A Potentially Interesting/Dull Post About Rock Shoes

This could go one of two ways and i’m hoping it turns out to be interesting! I’ll certainly try my best. Because after many years of climbing exclusively in La Sportiva Solutions, i have recently made the radical decision to try something different…

It’s quite a radical action, for me at least. Even when i was talking to them at local shop V12, the staff member commented that i hadn’t changed shoes in years, such has been my reliance on this particular model. I have had others during that time, like the La Sportiva Futura – a shoe i initially hated but one that grew on me, most notably in Magic Wood back in 2015.

So i thought i’d give some musings on rock shoes and see how it came out. I’ve written an article previously about fitting of rock shoes so i’m not going to go into that here but will discuss some different models, which ones i’ve opted for and what i’ve found so far.

The New Shoes

This all comes from when Sportiva released the Otaki: a new stiff, broad uber-downturned “Performance climbing shoe”. It looked good and when i tried it, it felt even better. (Click that link and watch the video by the way, it’s hillarious at the end).

Problem was that when i went to order some from the supplier, through the small shop i run, there were none in stock and it didn’t look like any would be coming in any time soon. Even checking some local shops i had no joy.

Reluctant to pass up my staff discounts, i decided to branch out from La Sportiva shoes for the first time in many years. The designer from Sportiva moved to Scarpa a few years ago and since then, their shoes have inevitably become very similar. Considering we also deal with Scarpa, they were the obvious choice.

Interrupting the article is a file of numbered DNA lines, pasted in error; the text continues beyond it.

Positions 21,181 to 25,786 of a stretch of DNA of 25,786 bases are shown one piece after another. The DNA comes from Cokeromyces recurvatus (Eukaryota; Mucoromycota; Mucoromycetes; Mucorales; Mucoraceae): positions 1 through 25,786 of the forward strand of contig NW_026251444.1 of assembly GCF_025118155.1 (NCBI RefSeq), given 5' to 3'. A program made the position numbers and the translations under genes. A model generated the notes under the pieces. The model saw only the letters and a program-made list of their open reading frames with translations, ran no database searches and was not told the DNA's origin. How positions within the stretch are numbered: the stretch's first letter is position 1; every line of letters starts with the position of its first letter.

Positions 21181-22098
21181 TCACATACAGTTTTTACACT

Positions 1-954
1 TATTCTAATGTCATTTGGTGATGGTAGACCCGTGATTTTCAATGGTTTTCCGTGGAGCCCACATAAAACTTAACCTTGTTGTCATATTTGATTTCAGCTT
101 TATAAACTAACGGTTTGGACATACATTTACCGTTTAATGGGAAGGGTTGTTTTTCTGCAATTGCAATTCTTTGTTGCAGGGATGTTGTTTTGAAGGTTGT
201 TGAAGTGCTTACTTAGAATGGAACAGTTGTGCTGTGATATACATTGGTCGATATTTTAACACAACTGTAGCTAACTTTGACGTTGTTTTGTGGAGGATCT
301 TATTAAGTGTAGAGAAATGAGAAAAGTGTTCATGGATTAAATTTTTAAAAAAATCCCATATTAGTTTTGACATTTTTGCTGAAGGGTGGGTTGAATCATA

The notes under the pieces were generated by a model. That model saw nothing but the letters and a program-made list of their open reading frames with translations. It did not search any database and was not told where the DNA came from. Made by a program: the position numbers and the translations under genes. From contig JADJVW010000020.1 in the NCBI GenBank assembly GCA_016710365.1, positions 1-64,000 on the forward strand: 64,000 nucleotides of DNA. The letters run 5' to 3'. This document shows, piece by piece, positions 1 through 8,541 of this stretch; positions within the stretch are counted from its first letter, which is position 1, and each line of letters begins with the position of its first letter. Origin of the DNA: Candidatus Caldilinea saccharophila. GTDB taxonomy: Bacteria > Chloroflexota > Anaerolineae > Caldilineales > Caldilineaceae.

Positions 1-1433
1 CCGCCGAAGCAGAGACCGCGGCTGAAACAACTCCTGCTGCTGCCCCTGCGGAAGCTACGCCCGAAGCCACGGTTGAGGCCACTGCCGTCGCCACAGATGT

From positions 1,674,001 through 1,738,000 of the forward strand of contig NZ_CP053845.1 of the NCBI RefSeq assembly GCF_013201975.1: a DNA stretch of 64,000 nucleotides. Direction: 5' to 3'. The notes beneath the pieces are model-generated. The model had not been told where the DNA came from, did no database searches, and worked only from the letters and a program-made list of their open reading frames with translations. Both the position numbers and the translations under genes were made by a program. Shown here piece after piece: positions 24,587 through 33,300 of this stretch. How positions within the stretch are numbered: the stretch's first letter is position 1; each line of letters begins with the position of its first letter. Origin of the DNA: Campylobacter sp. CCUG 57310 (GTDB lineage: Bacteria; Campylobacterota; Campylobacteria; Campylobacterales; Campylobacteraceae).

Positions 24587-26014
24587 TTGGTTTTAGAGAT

After trying a few on, it came down to a choice between two models: the Instinct VS and the Booster S. After a bit of deliberation, quelling the temptation to get both, i opted for a pair of the latter.

As i expected, they were super small, requiring some help from my other half to stretch them out before i could get them on but when i eventually got the chance to climb in them, they were superb and aided a tricky 7c ascent indoors at the Indy.

Nevertheless, i was still reaching for my old comfy Solutions for most sessions and not really usinng the Boosters. I slowly watched the rubber degrade on them and knew i needed to get the Boosters broken in but the allure of my old pair was hard to ignore.

Then, a few months later, after a bit of forward planning to do with my upcoming paternity leave, i managed to convince myself to stick a pair of Otakis on the latest shop order. The next thing i knew, i had two almost brand new pairs of rock shoes: one stiff, one soft, both a fantastic fit, two manufacturers and a chance to find out more about how the stiffness of your shoes can affect your climbing.

Testing begins: Indoor climbing

As i mentioned, i’d had the Boosters quite a while before the Otaki was added to my repertoire and the precision was fantastic. That said, i hadn’t realised until writing this post that i’ve had them since early March! Never mind.